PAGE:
Fraudsters target SJP clients in clone scam offering advice

Sophie King
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Fraudsters target SJP clients in clone scam offering advice

Clone scammers have targeted St. James's Place (SJP) customers by pretending to be a fake bond website and acting as an adviser from the advice giant. 

Professional fixed income investor and campaigner Mark Taber spotted the scam and has reported it to the Financial Conduct Authority (FCA) and SJP.

Scammers appeared to be acting as a fake SJP adviser called Richard Thorpe, offering support and guidance relating to bonds with fake website 'Bond Compare'.

Taber became aware of the fraudulent website last year after it targeted customers of other advice firms. He reported the website on 17 November 2020 but, at the time of writing, the website still appeared on Google.

A note on the FCA website from 4 December last year outlined that the regulator was aware of the scam and said it believed Bond Compare was providing financial services or products without authorisation.

I reported https://t.co/7NOSoCzUvM (now being used to phish victims for a @sjpwealth clone scam) to @theFCA on 17 Nov. It was added to an existing warning on 10 Dec missing the tel no being used. The site is still up today.https://t.co/DBT9bragNU

— Mark Taber (@MarkTaber_FII) February 3, 2021

An SJP spokesperson told Professional Adviser: "We are aware of the website and have reported it to try to get it taken down.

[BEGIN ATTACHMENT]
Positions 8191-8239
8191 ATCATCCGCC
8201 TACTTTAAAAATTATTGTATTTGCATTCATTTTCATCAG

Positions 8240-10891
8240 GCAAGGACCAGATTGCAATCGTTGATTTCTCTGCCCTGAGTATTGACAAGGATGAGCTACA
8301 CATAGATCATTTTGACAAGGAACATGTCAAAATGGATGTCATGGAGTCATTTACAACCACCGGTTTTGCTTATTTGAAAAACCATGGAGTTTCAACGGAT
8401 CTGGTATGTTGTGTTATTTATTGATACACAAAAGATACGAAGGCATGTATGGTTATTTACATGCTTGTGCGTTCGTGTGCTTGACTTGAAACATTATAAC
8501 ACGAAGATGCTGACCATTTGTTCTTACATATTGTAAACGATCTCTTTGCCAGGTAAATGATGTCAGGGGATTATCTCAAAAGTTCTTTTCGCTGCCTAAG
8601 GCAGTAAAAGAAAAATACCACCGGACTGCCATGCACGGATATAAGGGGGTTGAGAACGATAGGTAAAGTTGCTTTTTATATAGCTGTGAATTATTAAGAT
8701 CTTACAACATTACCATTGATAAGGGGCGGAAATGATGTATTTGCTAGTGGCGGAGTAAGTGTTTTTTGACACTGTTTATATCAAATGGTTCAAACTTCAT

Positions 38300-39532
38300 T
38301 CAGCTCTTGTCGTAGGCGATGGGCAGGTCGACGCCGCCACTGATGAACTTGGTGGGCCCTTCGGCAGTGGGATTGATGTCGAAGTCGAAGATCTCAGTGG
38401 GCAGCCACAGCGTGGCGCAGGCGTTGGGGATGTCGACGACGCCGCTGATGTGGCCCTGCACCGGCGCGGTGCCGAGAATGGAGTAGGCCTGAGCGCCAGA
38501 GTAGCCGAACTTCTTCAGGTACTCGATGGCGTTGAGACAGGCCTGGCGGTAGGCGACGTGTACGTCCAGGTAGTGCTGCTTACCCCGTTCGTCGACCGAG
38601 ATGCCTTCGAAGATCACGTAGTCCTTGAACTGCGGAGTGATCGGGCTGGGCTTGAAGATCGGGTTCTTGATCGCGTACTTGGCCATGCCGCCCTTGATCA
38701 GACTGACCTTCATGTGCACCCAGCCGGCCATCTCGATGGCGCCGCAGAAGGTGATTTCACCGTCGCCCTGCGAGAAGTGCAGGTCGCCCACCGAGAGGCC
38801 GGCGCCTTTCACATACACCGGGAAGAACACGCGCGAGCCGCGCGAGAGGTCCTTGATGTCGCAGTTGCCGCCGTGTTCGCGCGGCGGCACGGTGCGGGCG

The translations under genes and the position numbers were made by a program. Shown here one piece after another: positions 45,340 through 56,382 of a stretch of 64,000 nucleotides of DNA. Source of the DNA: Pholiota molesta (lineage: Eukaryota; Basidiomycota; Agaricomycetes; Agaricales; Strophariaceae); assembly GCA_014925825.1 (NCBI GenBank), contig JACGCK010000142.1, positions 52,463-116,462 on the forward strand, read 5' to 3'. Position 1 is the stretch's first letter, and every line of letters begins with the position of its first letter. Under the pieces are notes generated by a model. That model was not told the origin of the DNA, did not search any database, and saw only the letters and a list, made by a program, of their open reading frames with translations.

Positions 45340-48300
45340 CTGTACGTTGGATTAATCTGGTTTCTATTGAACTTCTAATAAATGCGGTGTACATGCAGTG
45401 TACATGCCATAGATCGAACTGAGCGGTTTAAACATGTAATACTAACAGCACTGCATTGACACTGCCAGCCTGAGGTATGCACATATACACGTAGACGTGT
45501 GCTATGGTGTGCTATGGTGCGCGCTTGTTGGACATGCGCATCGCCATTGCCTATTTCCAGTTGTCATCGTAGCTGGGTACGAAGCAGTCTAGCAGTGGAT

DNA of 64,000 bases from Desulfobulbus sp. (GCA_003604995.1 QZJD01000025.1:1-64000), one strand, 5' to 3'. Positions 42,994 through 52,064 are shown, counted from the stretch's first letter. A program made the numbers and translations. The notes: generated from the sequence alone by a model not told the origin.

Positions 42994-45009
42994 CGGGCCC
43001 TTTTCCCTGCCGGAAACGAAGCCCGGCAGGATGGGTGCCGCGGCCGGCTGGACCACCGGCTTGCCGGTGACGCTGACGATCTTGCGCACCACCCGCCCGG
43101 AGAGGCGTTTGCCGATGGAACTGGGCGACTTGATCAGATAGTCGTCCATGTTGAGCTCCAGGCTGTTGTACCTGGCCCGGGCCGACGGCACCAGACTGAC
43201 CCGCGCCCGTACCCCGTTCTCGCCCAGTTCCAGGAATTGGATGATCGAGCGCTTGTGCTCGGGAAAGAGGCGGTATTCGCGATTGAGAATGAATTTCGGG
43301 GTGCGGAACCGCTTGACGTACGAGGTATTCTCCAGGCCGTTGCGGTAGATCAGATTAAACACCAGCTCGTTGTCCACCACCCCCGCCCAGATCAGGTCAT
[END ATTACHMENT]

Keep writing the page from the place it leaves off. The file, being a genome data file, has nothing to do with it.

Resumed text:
"We remind people to remain vigilant to the risk of fraudulent activity and make sure they are dealing with a genuine FCA registered firm before making any investment."

Scams, scams and more scams

In January, Professional Adviser reported on data from Action Fraud that revealed clone fraud victims lost £78m to scammers in 2020, with reports to authorities rocketing during the first national lockdown.

On average people lost more than £45,000 to online fraudsters. The data also showed that reports of cloned firms increased by nearly 39% from April to March last year as scammers took advantage of fears related to the first Covid-19 lockdown.

Speaking at a Work and Pensions Committee meeting, pensions minister Guy Opperman said tech giants such as Google and Facebook should "take a long hard look at themselves" over online advertising paid by financial fraudsters.

He said the online platforms needed to "change their ways" and help stamp out pension scams. "Google need to take along hard look at themselves and change their ways.

"We have reached a situation where the number one provider of information is not a newspaper or an encyclopedia it is Google quite clearly and to a lesser extent Facebook."

The FCA declined to comment. 

(First published by our sister title Professional Adviser)